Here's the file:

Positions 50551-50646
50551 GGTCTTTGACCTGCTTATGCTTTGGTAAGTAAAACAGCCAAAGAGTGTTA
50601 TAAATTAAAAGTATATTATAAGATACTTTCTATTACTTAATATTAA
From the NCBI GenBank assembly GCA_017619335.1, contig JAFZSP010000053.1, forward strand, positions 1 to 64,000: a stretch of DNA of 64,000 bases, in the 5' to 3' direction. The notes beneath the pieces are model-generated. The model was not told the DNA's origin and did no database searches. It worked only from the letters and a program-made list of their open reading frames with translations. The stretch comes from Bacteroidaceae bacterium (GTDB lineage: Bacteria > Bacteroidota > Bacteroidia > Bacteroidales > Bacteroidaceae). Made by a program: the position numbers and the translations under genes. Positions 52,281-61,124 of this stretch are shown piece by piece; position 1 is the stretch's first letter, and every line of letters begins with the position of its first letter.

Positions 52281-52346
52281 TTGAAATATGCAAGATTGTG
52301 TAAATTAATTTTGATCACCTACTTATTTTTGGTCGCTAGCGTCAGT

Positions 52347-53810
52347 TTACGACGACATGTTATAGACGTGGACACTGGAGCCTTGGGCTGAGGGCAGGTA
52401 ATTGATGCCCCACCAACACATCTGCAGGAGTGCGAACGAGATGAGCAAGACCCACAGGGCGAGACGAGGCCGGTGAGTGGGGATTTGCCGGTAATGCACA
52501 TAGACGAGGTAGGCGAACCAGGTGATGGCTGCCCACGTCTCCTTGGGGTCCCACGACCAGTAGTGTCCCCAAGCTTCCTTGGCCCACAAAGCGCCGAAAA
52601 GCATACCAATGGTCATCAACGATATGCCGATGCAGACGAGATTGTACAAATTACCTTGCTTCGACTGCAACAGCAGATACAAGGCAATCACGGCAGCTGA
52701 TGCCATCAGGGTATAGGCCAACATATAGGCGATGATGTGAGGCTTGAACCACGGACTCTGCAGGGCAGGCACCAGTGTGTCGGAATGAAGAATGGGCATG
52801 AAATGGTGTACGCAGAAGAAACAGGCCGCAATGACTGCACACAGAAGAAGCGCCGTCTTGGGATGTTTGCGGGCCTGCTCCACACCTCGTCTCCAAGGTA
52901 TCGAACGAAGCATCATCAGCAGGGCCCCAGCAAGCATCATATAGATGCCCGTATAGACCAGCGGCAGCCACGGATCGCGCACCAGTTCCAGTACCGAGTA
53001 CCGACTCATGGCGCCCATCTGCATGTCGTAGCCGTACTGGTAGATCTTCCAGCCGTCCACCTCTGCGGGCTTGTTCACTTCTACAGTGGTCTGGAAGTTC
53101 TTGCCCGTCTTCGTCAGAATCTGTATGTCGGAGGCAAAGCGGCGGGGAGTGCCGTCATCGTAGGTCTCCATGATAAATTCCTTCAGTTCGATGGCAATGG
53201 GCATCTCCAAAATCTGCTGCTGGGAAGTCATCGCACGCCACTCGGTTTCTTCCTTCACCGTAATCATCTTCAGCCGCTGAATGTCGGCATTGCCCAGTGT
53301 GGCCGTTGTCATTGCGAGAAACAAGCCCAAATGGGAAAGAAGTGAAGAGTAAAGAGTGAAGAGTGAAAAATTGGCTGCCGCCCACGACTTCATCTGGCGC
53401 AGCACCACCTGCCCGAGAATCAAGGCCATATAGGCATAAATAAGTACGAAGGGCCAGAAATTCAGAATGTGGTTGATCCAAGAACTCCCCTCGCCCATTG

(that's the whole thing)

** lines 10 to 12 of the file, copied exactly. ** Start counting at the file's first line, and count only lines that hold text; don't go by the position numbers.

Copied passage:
52401 ATTGATGCCCCACCAACACATCTGCAGGAGTGCGAACGAGATGAGCAAGACCCACAGGGCGAGACGAGGCCGGTGAGTGGGGATTTGCCGGTAATGCACA
52501 TAGACGAGGTAGGCGAACCAGGTGATGGCTGCCCACGTCTCCTTGGGGTCCCACGACCAGTAGTGTCCCCAAGCTTCCTTGGCCCACAAAGCGCCGAAAA
52601 GCATACCAATGGTCATCAACGATATGCCGATGCAGACGAGATTGTACAAATTACCTTGCTTCGACTGCAACAGCAGATACAAGGCAATCACGGCAGCTGA